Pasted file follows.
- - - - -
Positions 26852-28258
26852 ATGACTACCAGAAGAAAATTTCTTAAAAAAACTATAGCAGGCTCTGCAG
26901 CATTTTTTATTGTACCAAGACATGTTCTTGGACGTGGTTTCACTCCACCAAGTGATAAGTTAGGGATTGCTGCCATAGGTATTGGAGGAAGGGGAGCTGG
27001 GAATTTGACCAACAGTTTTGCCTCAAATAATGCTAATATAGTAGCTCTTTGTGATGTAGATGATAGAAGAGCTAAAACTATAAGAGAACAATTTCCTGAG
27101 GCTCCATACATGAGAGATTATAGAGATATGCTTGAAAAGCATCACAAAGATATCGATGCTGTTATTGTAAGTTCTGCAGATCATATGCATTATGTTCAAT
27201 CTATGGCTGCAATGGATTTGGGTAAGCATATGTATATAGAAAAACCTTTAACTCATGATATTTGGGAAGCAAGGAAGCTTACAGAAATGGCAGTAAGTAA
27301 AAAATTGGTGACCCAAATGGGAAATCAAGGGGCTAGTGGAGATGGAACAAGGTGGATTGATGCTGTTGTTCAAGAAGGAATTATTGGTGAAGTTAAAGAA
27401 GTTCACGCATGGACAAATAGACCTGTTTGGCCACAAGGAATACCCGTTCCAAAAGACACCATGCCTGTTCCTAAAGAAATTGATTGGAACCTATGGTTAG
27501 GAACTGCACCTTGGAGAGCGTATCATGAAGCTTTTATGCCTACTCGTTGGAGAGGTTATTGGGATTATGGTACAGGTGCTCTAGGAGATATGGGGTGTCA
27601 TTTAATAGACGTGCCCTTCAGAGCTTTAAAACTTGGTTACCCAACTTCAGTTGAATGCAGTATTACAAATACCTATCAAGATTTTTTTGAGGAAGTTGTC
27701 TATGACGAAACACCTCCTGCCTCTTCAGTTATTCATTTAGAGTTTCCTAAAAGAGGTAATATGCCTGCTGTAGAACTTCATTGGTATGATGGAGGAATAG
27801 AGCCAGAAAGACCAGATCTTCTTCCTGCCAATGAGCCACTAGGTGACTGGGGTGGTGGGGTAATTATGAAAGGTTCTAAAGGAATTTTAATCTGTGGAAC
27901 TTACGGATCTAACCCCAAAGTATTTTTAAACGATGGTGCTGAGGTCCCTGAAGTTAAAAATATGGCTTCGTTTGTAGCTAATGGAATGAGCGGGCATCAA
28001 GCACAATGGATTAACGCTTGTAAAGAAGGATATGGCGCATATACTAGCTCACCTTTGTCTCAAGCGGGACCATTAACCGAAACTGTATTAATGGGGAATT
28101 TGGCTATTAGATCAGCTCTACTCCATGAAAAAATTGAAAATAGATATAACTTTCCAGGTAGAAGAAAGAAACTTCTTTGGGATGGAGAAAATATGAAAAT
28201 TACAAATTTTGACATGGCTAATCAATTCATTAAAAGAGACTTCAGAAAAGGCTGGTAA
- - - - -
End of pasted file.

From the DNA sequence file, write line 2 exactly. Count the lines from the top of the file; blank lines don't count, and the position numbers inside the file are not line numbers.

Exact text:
26852 ATGACTACCAGAAGAAAATTTCTTAAAAAAACTATAGCAGGCTCTGCAG